so, than the other three. We have presented evidence however that suggests UAH’s
global trend is about 0.02°C decade
less positive than actual. NOAA and UW tended to
show lower correlations and larger diﬀerences than UAH and RSS –indeed UAH and RSS
generally displayed similarly high levels of statistical agreement with the radiosonde
datasets except that UAH was usually in closer agreement regarding trends. UW tended
to display the lowest levels of agreement with unadjusted and adjusted radiosondes
(e.g. Figure 13) while NOAA displayed a peculiarity in that low latitude trends over the
ocean were much more positive than the other datasets. We have presented evidence
that strongly suggests the satellite data during the 1990s contains spurious warming of
unknown origin, revealing itself least in UAH data due to its intersatellite trend-adjust-
We performed this intercomparison study so as to document diﬀerences among the four
microwave satellite temperature datasets of the bulk atmospheric layer known as T
While all datasets indicated high levels of agreement with independent data, UAH and
RSS tended, in broad terms, to exhibit higher levels of agreement than NOAA and UW.
This conclusion does not apply however to the test-statistic of the trend where UAH
tended to agree most closely with independent datasets.
One key result here is that substantial evidence exists to show that the processed data
from NOAA-12 and −14 (operating in the 1990s) were aﬀected by spurious warming that
impacted the four datasets, with UAH the least aﬀected due to its unique merging process.
RSS, NOAA and UW show considerably more warming in this period than UAH and more
than the US VIZ and Australian radiosondes for the period in which the radiosonde
instrumentation did not change. Additionally the same discrepancy was found relative to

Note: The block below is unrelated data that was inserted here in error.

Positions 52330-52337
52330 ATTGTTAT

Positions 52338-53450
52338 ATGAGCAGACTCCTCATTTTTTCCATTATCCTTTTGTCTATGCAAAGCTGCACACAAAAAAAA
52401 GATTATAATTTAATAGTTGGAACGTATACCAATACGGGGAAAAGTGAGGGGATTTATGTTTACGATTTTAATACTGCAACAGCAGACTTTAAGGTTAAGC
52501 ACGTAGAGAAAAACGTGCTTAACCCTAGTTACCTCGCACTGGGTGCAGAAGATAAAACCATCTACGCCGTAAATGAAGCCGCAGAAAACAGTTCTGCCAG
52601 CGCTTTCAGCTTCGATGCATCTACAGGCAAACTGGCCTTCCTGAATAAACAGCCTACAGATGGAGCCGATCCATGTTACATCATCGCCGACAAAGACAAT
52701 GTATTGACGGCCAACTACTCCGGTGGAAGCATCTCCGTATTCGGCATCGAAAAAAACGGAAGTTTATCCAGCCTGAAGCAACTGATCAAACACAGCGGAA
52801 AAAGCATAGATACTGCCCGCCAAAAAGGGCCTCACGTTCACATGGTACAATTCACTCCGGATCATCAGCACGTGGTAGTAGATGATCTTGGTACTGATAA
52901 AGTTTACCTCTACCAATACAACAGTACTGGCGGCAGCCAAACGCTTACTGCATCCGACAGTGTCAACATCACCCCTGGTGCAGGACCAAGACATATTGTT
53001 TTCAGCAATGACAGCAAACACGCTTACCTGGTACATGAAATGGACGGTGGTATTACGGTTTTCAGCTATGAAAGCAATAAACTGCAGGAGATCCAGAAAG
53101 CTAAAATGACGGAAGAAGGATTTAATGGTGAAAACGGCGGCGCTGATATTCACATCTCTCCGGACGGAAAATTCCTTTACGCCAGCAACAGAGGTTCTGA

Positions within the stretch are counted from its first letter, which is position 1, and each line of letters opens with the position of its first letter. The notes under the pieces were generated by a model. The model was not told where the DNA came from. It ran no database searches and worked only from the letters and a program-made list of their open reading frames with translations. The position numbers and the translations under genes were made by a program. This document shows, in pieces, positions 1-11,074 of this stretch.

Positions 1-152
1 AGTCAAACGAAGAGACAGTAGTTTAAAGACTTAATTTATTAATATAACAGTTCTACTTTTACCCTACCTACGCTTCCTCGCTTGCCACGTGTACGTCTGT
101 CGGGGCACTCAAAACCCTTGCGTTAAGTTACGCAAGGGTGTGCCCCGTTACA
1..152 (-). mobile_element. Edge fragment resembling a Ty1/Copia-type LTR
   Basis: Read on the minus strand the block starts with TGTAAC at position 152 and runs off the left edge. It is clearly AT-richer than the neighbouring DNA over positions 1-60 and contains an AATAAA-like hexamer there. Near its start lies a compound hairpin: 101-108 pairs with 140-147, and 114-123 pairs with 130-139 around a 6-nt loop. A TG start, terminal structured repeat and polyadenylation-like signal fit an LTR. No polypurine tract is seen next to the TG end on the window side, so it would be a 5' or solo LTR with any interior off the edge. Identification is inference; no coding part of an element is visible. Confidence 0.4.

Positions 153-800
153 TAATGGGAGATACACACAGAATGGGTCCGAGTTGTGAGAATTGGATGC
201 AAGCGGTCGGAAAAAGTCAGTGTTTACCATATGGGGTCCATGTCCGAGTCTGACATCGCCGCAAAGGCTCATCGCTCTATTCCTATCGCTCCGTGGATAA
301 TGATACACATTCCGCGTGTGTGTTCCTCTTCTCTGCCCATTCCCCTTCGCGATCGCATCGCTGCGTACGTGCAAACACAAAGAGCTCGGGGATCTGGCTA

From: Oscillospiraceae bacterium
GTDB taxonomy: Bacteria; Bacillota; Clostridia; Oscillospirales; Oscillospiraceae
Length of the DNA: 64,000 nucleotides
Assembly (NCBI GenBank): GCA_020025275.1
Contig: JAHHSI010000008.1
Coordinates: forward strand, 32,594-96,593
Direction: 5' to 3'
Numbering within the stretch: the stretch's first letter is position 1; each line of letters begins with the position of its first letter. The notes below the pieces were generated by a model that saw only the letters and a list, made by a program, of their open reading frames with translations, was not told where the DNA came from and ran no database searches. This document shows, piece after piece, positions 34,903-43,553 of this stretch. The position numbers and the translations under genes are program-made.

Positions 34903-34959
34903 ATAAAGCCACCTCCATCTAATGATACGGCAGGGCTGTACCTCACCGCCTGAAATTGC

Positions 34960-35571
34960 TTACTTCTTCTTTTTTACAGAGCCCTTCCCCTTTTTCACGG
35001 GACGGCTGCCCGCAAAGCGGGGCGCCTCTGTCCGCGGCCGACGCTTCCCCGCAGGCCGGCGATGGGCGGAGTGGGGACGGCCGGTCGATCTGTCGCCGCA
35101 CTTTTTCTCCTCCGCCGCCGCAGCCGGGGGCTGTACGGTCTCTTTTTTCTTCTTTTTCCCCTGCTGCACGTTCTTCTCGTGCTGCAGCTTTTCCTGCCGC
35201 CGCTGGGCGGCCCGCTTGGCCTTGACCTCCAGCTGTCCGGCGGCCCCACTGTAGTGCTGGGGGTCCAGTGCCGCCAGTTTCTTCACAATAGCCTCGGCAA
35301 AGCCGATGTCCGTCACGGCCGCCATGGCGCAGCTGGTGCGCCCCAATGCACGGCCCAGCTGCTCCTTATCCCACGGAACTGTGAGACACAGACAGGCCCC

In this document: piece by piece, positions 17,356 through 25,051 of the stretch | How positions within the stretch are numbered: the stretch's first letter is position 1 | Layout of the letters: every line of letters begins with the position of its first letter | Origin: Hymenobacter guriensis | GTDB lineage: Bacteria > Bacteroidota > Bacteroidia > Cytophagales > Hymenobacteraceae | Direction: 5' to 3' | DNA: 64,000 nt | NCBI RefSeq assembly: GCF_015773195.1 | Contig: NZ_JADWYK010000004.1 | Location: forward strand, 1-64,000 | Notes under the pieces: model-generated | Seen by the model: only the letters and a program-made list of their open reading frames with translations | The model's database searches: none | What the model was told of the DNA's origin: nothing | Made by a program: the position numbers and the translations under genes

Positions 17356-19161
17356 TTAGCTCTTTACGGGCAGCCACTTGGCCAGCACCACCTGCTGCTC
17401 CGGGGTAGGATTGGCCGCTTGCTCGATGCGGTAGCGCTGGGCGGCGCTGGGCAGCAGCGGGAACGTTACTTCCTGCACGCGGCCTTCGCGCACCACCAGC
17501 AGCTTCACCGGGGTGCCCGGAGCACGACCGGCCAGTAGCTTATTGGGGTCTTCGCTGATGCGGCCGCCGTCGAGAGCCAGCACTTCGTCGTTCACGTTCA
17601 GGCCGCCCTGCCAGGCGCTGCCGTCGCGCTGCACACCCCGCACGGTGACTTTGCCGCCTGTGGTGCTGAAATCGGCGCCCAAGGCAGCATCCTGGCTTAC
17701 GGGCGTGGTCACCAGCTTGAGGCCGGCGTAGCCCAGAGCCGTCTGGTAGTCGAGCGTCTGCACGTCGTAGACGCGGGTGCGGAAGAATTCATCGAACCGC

the composite of all of the radiosondes in the IGRA database, both global and low-latitude.
While not deﬁnitive, the evidence does support the hypothesis that the processed satellite
data of NOAA-12 and −14 are characterized by spurious warming, thus introducing spur-
iously positive trends in the satellite records. Comparisons with other, independently-
constructed datasets (radiosonde and reanalyses) support this hypothesis (Figure 10).
Given this result, we estimate the global T
trend is +0.10 ± 0.03°C decade
The rate of observed warming since 1979 for the tropical atmospheric T
which we calculate also as +0.10 ± 0.03°C decade
, is signiﬁcantly less than the average
of that generated by the IPCC AR5 climate model simulations. Because the model trends
are on average highly signiﬁcantly more positive and with a pattern in which their
3604 J. R. CHRISTY ET AL.
warmest feature appears in the latent-heat release region of the atmosphere, we would
hypothesize that a misrepresentation of the basic model physics of the tropical hydro-
logic cycle (i.e. water vapour, precipitation physics and cloud feedbacks) is a likely
We thank L. Haimberger (UWien) for examining and conﬁrming the breakpoint issue in Australian
radiosondes in 2009. We also thank R. McKitrick (U Guelph) for performing the signiﬁcance tests
given in Table 3. This research was supported by the Department of Energy (DE-SC0012638) and
the Alabama Oﬃce of the State Climatologist. Finally we thank the editor if IJRS for carefully
considering the many issues discussed in this paper.
No potential conﬂict of interest was reported by the authors.
This work was supported by the Alabama Oﬃce of State Climatologist and the U.S. Department of